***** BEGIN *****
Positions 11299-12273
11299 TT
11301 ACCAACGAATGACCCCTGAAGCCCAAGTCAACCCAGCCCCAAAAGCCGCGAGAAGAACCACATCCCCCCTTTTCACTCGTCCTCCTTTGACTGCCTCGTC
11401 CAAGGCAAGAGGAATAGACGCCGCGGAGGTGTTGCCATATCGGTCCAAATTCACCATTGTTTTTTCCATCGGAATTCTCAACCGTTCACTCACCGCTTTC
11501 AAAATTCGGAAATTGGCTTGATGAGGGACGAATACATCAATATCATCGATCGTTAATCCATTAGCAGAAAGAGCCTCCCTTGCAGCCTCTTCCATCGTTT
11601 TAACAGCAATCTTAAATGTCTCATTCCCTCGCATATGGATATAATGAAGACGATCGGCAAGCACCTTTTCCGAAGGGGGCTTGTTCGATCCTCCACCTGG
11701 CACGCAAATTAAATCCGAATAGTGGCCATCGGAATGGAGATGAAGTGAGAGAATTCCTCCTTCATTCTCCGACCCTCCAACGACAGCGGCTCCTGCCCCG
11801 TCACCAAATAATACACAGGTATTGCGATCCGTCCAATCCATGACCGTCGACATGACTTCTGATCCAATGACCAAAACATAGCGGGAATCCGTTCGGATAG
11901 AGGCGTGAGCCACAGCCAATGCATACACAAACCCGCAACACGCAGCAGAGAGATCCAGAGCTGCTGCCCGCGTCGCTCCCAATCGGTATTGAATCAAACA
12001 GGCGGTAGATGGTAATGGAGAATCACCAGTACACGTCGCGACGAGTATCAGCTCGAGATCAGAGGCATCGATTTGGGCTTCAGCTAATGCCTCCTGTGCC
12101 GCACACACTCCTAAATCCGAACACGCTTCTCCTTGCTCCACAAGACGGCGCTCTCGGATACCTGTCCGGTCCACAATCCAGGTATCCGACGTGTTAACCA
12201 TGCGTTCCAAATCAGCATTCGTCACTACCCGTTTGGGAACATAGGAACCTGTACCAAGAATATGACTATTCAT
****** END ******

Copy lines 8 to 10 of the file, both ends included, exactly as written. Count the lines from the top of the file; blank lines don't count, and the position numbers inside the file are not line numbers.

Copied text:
11801 TCACCAAATAATACACAGGTATTGCGATCCGTCCAATCCATGACCGTCGACATGACTTCTGATCCAATGACCAAAACATAGCGGGAATCCGTTCGGATAG
11901 AGGCGTGAGCCACAGCCAATGCATACACAAACCCGCAACACGCAGCAGAGAGATCCAGAGCTGCTGCCCGCGTCGCTCCCAATCGGTATTGAATCAAACA
12001 GGCGGTAGATGGTAATGGAGAATCACCAGTACACGTCGCGACGAGTATCAGCTCGAGATCAGAGGCATCGATTTGGGCTTCAGCTAATGCCTCCTGTGCC